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(Bethlehem, Pennsylvania) - On Friday, October 18, the Moravian College Board of Trustees approved naming the College's new academic building in honor of Mrs. Priscilla Payne Hurd, chair of the Board of Trustees. The fifteen million dollar academic building was officially named prior to an official dedication ceremony, also held on October 18.
Priscilla Payne Hurd, a Moravian trustee since 1979, assumed the chairmanship of the Board of Trustees at its October 1999 board meeting. She was awarded the honorary degree of Doctor of Letters from Moravian College in 1993.
Mrs. Hurd is a well-known and prominent figure on Moravian's campus. Her support of the institution has included funding for the Hurd Center for Music and Art, the establishment of the Payne Art Gallery, and the launching of the Comenius Scholarships for outstanding students. Hundreds of students, faculty members, and other members of the Moravian community turned out to honor her 80th birthday in September 1999. As chair of Moravian's Board, Mrs. Hurd has spearheaded major improvements in the College's infrastructure and programs, including construction of the new academic complex and townhouse-style student residences, and a campus-wide renovation of signage and landscaping. In October 2001, the Board of Trustees formally designated the College's campus on Church Street in historic Bethlehem the "Priscilla Payne Hurd Campus."
Her prominent leadership role in the region has not been limited to Moravian; she was also the first woman chair of the board of St. Luke's Hospital in Bethlehem. Rotary International has named her a Paul Harris Fellow "for tangible and significant assistance given for the furtherance of better understanding and friendly relations among peoples of the world." She is also a trustee of the Frank E. and Seba B. Payne Foundation. She was named an Eminent Fellow of the American Biographical Institute in 1993.
The 55,000-square-foot, ADA-compliant building was erected on land between the Collier Hall of Science and the Haupert Union Building, facing Memorial Hall across from an open plaza. A second-floor bridge connects the new building to Collier Hall of Science.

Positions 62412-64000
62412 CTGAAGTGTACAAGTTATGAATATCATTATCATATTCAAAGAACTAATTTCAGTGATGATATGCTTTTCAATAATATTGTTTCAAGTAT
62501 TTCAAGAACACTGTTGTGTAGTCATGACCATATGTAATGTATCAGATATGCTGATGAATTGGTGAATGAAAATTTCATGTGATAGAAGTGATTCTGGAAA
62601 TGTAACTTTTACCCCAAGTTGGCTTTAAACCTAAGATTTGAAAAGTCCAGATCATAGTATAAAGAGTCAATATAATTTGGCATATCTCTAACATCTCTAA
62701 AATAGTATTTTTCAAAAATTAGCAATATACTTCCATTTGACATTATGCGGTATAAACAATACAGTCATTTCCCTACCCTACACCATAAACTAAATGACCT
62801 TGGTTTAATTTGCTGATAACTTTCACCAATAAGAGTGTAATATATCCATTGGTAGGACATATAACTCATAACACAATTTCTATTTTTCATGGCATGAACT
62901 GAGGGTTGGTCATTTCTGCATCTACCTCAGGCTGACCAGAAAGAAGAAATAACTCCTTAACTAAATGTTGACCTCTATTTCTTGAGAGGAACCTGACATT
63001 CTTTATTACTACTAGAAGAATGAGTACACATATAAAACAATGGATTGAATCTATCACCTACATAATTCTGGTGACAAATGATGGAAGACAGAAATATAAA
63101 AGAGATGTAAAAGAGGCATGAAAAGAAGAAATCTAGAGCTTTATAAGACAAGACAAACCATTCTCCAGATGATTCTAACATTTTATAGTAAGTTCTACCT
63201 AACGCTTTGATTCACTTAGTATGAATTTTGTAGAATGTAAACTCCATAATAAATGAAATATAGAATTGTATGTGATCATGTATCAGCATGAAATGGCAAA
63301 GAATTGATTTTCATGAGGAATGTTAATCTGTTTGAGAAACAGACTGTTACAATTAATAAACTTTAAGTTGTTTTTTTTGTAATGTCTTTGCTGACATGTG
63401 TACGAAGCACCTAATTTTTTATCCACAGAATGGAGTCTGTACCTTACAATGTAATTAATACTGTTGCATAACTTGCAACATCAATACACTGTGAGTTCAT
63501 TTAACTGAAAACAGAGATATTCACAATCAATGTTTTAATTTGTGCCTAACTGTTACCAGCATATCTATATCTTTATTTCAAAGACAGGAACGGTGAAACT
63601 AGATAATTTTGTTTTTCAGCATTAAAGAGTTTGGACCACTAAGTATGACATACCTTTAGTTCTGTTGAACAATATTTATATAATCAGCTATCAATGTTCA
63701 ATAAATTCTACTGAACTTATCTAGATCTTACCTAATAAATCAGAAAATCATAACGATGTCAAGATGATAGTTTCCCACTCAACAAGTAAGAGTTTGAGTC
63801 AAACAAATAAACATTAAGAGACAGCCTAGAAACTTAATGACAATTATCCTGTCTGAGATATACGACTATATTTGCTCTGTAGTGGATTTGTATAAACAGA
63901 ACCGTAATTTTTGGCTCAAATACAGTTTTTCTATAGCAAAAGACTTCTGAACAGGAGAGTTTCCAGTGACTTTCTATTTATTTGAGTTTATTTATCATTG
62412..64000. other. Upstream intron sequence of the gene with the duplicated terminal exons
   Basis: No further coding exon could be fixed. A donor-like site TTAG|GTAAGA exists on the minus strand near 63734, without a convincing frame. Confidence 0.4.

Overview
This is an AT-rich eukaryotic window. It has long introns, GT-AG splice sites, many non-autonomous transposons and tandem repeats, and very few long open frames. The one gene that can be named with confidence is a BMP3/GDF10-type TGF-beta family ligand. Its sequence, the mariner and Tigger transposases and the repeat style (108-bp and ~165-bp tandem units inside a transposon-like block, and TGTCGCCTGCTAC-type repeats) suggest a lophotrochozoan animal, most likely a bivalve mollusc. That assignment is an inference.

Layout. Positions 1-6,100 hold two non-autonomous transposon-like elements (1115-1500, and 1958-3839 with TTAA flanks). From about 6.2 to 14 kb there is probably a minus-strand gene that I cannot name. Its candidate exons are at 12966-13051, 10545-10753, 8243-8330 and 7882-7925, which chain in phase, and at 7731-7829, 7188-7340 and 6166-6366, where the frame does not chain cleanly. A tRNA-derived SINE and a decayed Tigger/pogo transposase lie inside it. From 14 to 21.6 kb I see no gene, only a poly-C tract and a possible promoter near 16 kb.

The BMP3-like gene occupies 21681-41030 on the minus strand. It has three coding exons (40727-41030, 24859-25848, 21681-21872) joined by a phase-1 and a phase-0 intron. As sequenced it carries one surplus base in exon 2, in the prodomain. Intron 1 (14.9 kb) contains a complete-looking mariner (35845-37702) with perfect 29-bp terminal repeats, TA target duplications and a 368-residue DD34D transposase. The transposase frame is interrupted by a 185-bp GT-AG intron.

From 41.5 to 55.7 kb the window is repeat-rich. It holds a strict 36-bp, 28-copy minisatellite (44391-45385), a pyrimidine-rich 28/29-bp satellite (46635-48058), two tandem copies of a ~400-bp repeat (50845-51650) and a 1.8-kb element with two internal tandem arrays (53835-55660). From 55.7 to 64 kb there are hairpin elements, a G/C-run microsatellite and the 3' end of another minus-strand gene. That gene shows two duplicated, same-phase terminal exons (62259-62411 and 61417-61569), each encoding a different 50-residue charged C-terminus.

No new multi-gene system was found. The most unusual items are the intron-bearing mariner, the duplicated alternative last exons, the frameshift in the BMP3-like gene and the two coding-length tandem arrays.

The Priscilla Payne Hurd Academic Complex is a technologically advanced classroom facility containing fourteen new classrooms, including two tiered lecture halls, with a total seating capacity of 618. All classrooms are "smart" classrooms, with a computer stations for the instructor, selected multimedia equipment to match the use of the room, and a ceiling-mounted projector. Some classrooms also include student computer stations.
One classroom is designed as a mock teaching space for kindergarten-through-twelfth-grade teacher training. Laboratories include a computer laboratory with 30 student workstations, a data and statistics laboratory, an experimental teaching room, three observation rooms for psychology, and four small student and faculty research rooms. The conference and breakout rooms lend themselves to small group discussions and seminars.
The building will house four academic departments: Mathematics and Computer Science, Psychology, Sociology, and Education, with individual offices for permanent faculty members and four group offices for adjunct faculty. The placement of faculty offices for the four academic departments in proximity to each other promotes the College's multidisciplinary efforts, while proximity to the classrooms and to student/faculty common areas will provide for easy interaction on a one-to-one basis.
The construction of the Priscilla Payne Hurd Academic Complex addressed what was a pressing need, additional classrooms accommodate an increasing enrollment with technologically-enhanced space to meet the demands of modern pedagogy.
Moravian College is a private, coeducational, selective liberal arts college located in Bethlehem, Pennsylvania. Tracing its founding to 1742, it is recognized as America's sixth-oldest college. Visit the Web site at www.moravian.edu.